Maj. Henry Esmond (H.E.) Bell ( 1913-1964 )
Maj. Henry Esmond (H. E.) Bell was born on January 10, 1913. He attended Bradford Grammar School in West Yorkshire, England and later St. Johns College in Cambridge, England where he graduated with first-class honors in History. Beginning in 1935, he worked in the Public Records Office as a temporary assistant keeper. While there, he took on reorganizing and listing the records of the Court of Wards and Liveries, a court established during the reign of Henry VIII. In 1937, he married Edith Margaret McDowell and became a Lecturer in History in the Newcastle Division at the University of Durham, an occupation he maintained until he joined the army in 1940.
During World War II, Bell served with the Army Education Corps and was attached to the MFAA division in Italy, where he was assigned as an Archives Officer. He arrived in Bologna, Italy on April 21, 1945 and served under the guidance of fellow Monuments Man Sir Hilary Jenkinson, implementing Jenkinson’s archival protection plan for archival materials in the Emilia and Venezie regions. Prior to his assignment in Italy, Bell worked with Jenkinson on German archival lists. He worked alongside several MFAA Archives Officers including Capt. T. Humphrey Brookes and Capt. Ellis Rogers. Rogers was moved to another theater in November 1944 while Bell assumed his duties in moving forward with new recoveries.
Some of Bell’s most important efforts came near the end of the war and immediately after, when records were being carelessly rushed to their repositories by the Italian government and the involved Allied military units. Bell worked with the newly-reinstated Italian Archive Services and personally toured the country to archival repositories with Italian officials to secure safe transfers of documents. From September until November 1945 he oversaw the proper transportation of archival material to Rome. Bell co-authored Italian Archives during the War and at its Close (1947) with Jenkinson, outlining the many dangers imposed upon archives during war.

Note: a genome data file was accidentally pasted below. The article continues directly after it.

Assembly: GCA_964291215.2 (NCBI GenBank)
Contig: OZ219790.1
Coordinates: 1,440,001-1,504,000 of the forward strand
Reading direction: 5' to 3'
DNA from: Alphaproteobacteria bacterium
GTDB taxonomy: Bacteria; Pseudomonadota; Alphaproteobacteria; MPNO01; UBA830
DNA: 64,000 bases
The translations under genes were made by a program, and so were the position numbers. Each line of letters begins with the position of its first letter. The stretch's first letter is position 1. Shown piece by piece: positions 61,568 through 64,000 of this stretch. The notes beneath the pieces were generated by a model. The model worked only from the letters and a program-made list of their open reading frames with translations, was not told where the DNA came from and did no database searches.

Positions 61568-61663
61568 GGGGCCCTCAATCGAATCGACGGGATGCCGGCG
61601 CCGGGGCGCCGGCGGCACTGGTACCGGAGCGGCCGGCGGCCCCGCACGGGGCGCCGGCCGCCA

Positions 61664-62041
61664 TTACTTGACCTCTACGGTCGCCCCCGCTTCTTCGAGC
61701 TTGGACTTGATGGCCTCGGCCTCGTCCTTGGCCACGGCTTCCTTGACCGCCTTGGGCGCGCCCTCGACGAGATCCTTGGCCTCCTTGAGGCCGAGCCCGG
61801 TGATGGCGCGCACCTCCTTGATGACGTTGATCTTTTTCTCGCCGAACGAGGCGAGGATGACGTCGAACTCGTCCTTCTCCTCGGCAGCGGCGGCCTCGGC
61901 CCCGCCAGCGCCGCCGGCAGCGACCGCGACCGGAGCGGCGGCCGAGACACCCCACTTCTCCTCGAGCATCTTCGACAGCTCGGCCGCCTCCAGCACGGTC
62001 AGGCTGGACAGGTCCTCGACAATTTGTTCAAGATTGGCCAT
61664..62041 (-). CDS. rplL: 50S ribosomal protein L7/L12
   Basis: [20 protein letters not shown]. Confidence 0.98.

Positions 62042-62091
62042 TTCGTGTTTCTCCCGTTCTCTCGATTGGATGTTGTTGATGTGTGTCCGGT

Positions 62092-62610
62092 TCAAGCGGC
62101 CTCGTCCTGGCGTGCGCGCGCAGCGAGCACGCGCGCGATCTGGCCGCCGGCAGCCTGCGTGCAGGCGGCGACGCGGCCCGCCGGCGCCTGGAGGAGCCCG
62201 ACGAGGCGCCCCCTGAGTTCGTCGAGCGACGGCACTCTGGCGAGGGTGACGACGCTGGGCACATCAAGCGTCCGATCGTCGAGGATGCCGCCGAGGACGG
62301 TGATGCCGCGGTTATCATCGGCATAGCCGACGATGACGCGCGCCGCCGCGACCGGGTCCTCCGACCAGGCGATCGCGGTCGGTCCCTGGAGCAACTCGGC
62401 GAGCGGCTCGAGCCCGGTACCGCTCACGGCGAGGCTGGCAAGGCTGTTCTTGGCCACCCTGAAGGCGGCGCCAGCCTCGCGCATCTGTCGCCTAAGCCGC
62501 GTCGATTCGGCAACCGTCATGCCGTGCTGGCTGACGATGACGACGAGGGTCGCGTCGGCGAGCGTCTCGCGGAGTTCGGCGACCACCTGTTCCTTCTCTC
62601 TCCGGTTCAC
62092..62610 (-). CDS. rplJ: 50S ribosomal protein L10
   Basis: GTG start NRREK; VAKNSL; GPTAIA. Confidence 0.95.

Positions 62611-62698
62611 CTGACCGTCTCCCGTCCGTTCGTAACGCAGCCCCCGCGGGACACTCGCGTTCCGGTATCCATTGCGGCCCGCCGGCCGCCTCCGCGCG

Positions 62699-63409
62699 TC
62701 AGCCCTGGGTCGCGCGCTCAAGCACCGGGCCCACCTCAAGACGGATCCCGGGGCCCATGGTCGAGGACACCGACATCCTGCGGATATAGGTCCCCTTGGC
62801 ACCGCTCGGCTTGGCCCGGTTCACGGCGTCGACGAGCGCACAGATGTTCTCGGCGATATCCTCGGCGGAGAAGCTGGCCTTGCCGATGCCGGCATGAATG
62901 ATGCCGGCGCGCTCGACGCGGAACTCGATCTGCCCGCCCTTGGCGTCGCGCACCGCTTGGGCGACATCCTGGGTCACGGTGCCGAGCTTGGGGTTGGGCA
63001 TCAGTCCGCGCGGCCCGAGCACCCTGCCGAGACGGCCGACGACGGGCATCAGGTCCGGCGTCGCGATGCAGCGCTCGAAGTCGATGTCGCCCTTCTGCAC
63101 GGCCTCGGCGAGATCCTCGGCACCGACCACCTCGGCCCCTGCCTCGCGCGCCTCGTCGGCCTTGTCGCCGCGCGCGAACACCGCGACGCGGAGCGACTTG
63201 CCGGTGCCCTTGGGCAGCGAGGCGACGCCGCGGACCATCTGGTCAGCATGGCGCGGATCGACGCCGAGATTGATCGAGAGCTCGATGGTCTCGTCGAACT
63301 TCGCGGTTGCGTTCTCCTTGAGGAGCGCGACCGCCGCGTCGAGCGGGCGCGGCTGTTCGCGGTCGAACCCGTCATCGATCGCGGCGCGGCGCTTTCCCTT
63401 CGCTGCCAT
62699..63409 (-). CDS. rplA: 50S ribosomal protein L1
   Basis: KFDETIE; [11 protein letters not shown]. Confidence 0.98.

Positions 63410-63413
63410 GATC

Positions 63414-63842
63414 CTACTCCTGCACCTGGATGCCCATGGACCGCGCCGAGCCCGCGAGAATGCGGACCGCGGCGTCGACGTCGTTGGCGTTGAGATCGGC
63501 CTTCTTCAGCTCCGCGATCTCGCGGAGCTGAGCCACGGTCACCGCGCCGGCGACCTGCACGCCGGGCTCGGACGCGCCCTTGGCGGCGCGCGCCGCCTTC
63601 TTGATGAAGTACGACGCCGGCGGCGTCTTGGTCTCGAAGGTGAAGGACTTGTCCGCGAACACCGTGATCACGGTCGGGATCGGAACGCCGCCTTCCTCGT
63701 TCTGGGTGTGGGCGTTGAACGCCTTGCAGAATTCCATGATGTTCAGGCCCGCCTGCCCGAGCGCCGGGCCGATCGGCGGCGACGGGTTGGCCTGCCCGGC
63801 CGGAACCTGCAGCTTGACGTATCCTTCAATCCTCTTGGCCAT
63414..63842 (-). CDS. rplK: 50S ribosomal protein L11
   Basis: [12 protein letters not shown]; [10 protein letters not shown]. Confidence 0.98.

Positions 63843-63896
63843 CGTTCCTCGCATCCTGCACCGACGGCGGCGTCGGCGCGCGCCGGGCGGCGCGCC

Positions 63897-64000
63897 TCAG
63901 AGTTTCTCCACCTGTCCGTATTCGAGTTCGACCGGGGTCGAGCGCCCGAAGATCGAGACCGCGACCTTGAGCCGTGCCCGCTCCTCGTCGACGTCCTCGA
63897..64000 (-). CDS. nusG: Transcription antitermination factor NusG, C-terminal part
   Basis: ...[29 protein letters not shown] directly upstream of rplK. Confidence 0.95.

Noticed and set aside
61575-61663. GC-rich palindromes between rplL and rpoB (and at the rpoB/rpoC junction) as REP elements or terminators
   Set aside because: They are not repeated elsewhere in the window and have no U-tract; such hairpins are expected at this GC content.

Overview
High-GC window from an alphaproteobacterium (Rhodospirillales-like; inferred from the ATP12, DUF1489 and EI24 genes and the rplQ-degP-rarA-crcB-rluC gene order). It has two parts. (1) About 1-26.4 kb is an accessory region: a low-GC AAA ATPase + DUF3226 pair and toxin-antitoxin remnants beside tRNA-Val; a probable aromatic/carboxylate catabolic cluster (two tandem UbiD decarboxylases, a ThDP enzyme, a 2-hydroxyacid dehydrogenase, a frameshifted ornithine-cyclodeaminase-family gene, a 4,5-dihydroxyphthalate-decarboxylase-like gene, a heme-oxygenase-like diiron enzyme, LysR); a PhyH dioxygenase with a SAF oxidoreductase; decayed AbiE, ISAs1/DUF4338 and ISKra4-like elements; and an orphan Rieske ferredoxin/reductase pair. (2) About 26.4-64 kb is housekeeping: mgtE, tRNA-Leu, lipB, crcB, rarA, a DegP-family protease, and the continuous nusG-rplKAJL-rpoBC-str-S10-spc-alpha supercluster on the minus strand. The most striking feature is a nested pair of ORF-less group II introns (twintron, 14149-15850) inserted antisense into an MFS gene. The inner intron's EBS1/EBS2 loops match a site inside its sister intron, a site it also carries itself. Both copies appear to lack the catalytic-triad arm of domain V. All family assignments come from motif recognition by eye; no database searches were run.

After the war, Bell continued his research of Ward Court and published his highly-praised An Introduction to the History and Records of the Court of Wards and Liveries in 1953. He was also elected to a Fellowship in Modern History at New College in Oxford, England where he remained for the rest of his career teaching medieval history. Eight years prior to his death, Bell moved to Stanton St. John, a civil parish that was a part of New College, where he became active in village affairs and leadership. In 1959, he was invited to the United States as a visiting professor at the University of South Carolina.
Maj. H. E. Bell passed away in 1964 at the age of 51. A memorial was held at the Church of St. John the Baptist, in his beloved village of Stanton.